ORLANDO, Fla. – Mackenzie Scott, philanthropist and one of the world’s wealthiest women, has made a sizeable donation to the University of Central Florida that the institution can use however it chooses.
Scott and her husband, Dan Jewett, announced on Tuesday a $40 million unrestricted gift to UCF. The donation is among $2.7 billion Scott gave to 286 organizations, marking the third round of major philanthropic gifts Scott has made, which together rival the charitable contributions made by the largest foundations, reports The Associated Press.
The $40 million given to UCF will be used to fund new programs to help all students, provide funding for faculty-led research and scholarships, according to a news release.
“We are honored by Ms. Scott and Mr. Jewett’s trust and confidence in the University of Central Florida,” UCF President Alexander N. Cartwright said in a statement. “Their transformational gift validates the work of our faculty and staff to foster student success and these funds will enable us to further increase our impact for generations of students. This unrestricted investment will accelerate our trajectory toward becoming the world’s leading public metropolitan research university and inspire others to invest in building a better future for our students and society.”
The donation is the largest gift in the university’s history, according to UCF.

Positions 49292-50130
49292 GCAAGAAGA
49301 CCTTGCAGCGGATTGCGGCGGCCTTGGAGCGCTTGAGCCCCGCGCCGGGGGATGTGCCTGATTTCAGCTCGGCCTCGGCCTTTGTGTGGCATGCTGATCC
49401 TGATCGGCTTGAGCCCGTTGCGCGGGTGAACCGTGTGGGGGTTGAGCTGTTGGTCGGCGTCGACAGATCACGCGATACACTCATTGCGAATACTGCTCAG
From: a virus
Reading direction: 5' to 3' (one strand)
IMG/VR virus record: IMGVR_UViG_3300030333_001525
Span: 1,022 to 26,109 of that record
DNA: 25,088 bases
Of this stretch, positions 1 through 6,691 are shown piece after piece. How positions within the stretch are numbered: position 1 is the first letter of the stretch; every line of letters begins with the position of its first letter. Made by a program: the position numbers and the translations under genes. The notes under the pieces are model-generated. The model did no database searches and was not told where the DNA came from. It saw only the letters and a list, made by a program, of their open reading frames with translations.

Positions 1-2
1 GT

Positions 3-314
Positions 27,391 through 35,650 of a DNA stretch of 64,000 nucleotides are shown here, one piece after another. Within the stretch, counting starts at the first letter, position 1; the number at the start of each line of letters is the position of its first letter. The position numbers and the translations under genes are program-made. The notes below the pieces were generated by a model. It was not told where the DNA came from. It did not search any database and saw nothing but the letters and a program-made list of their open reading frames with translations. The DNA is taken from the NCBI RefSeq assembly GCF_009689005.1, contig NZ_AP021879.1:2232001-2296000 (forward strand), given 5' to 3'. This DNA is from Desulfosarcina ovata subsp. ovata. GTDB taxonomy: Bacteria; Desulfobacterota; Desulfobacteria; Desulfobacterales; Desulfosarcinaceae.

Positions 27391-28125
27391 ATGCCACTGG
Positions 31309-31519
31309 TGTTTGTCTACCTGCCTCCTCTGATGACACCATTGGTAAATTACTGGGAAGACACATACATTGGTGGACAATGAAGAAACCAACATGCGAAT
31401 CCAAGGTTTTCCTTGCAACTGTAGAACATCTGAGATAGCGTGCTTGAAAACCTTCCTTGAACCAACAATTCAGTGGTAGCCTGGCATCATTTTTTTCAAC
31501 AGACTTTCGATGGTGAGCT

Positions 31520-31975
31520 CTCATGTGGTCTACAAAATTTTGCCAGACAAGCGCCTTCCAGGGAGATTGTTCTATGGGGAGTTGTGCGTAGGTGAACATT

Scott and Amazon CEO Jeff Bezos announced their separation in January 2019 after 25 years of marriage. The same year, Scott pledged to give away most of her money.
According to Forbes, Scott’s net worth is nearly $60 billion. As part of her settlement with Bezos, she was awarded 25% of his stake in Amazon.
Scott has expressed concerns about the gap between America’s wealthiest 1% and the rest of the world. Those concerns were highlighted in a new report from the nonprofit investigative journalism organization ProPublica. It reported that the richest 25 Americans pay less in tax than many ordinary workers do, once you include taxes for Social Security and Medicare.
Last year, Scott announced $6 billion in donations to 500 organizations.
“People struggling against inequities deserve center stage in stories about change they are creating. This is equally — perhaps especially — true when their work is funded by wealth. Any wealth is a product of a collective effort that included them. The social structures that inflate wealth present obstacles to them. And despite those obstacles, they are providing solutions that benefit us all,” Scott wrote in a Medium post about the grand gesture.
She continued, “Putting large donors at the center of stories on social progress is a distortion of their role. Me, Dan, a constellation of researchers and administrators and advisors — we are all attempting to give away a fortune that was enabled by systems in need of change.”
Scott said the 286 organizations, including UCF, were chosen because they know “best how to put the money to good use” and they can spend the money however they choose.